Pp8 1 the problem of justice


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Pp8 1 the problem of justice

  1. 1. Chapter 8: Justice The Problem of Justice Introducing Philosophy, 9th edition Robert C. Solomon
  2. 2. Introducing Justice i. Retributive justice: “getting even.” Retribution for a crime is making the criminal suffer or pay an amount appropriate to the severity of the crime. ii. But justice concerns the running of a society as a whole in day-to-day civil matters as well: it includes things like the distribution of wealth in our society, the distribution of privileges and power, enjoyment of society’s cultural gifts, and questions of status.
  3. 3. Two Ancient Theories of Justice • Plato: Everyone has his or her “place” • Aristotle: Individuals are due certain rewards for their labor
  4. 4. Plato (427-347 B.C.E.) • Born into a family of wealth and political power • In Athens, fell under the influence of Socrates and turned his talents to philosophy • Conceived of a “philosopher-king,” the ideal wise ruler, who certainly did not exist in Athens • Disillusioned by Socrates’ execution and devoted his life to continuing his work • Set up the Academy for this purpose and spent the rest of his life teaching there
  5. 5. • First set down his reminiscences of Socrates’ life and death: Using the dialogue form, with Socrates as his mouthpiece, he extended Socrates’ thought into entirely new areas, notably metaphysics and the theory of knowledge • Plato incorporated a theory of morality into his metaphysics and politics, particularly in The Republic • Saw ethics as part of politics and the good life for the individual in terms of the strength and harmony of the society
  6. 6. • In The Republic, Plato argues against the various views of selfishness and hedonism that would interfere • Virtue, he argues, is the harmony of the individual soul as well as the harmony of the individual within the society • Since we have nothing from Socrates himself, it is difficult to know how much is original Plato and how much is transcribed Socrates • Predicate: That which is asserted or denied of a thing, which refers to a property of things; familiar predicates would be “is red,” “is an animal”
  7. 7. Plato on Justice • Justice in the state is precisely the same as justice in the individual, that is, a harmony between the various parts for the good of the whole • But this means that the concerns of the individual may take a clearly secondary role to the interests of society
  8. 8. • In Plato’s universe, everyone has his or her “place,” and justice means that they act and are treated accordingly • Plato’s rigid hierarchy of social classes and insistence on the inequality of people might offend us • It is important to note that equality is a view that must be argued for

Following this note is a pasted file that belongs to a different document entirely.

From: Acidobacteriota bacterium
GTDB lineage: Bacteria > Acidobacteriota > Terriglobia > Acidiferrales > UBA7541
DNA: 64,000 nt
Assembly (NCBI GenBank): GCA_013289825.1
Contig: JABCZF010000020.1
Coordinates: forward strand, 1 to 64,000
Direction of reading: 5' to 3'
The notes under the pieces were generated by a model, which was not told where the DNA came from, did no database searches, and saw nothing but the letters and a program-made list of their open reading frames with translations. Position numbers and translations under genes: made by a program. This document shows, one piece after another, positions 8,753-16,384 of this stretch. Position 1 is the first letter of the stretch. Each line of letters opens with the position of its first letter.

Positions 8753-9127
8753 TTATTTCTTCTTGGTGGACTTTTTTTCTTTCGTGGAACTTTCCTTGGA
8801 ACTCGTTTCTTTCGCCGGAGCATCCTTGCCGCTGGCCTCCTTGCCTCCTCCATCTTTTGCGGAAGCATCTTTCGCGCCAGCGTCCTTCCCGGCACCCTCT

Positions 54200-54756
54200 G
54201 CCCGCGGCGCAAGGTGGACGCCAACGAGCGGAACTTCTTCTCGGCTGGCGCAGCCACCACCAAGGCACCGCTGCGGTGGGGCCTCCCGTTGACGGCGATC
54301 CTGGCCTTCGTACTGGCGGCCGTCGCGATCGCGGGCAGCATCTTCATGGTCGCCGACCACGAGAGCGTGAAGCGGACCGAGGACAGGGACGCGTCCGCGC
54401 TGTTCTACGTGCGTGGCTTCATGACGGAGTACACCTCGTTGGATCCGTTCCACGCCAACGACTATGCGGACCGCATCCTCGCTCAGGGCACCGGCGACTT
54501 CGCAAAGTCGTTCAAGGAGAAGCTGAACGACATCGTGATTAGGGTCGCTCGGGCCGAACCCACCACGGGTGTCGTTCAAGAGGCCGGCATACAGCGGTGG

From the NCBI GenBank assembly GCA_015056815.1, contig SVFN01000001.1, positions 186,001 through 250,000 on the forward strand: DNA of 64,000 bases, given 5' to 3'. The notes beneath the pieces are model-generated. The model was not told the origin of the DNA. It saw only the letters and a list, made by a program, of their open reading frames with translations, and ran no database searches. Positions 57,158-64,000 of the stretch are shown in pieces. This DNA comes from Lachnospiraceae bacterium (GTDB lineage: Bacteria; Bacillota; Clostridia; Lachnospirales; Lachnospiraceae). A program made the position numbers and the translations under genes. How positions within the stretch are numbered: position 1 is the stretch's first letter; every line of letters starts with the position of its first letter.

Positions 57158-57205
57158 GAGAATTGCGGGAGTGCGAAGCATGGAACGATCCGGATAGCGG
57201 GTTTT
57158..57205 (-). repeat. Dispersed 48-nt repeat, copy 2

9. 9. Aristotle (384-322 B.C.E.) • One of the greatest Western philosophers, born in northern Greece (Stagira); father was the physician to Philip, king of Macedonia • Aristotle was to tutor Philip’s son, Alexander the Great • For 18 years, was a student in Plato’s academy, where he learned and then parted from Plato’s views • Turned to the study of biology, and many of his theories ruled Western science until the Renaissance • With Alexander until 335 B.C.E. when he returned to Athens to set up his own school, the Lyceum
  10. 10. • After Alexander’s death, the anti-Macedonian sentiment in Athens forced Aristotle to flee • Virtually created the sciences of logic and linguistics, developed extravagant theories in physics and astronomy, and made significant contributions to metaphysics, ethics, politics, and aesthetics • Metaphysics is still a basic text on the subject • Nicomachean Ethics codified ancient Greek morality; stresses individual virtue and excellence
  11. 11. • The best life of all is the life of contemplation, the life of a philosopher, for it is the most self- contained and the “closest to the gods” • Such contemplation must be together with the pleasures of life, honor, wealth, and virtuous action
  12. 12. Aristotle on Justice • Aristotle gives an unabashed defense of slavery, not only on the grounds that slaves are efficient and good for society as a whole, but because those who are slaves are “naturally” meant to be slaves and would be unhappy and unable to cope if they were granted freedom and made citizens. • For Aristotle as for Plato, different people have different roles, and to treat unequals equally is as unjust as it is to treat equals unequally. • We are taught to believe that everybody is an equal.
  13. 13. • Distributive justice—the fair distribution of wealth and goods among the members of a society—comes from Aristotle: individuals are due certain rewards for their labor. • Despite his elitism, Aristotle saw quite clearly that the poorer and less powerful members of a society were those most in need of the protection that a just society provides. • Aristotle made the distinction between justice that rights certain wrongs (in crimes and bad business deals) and the general concern of justice for a well-balanced society.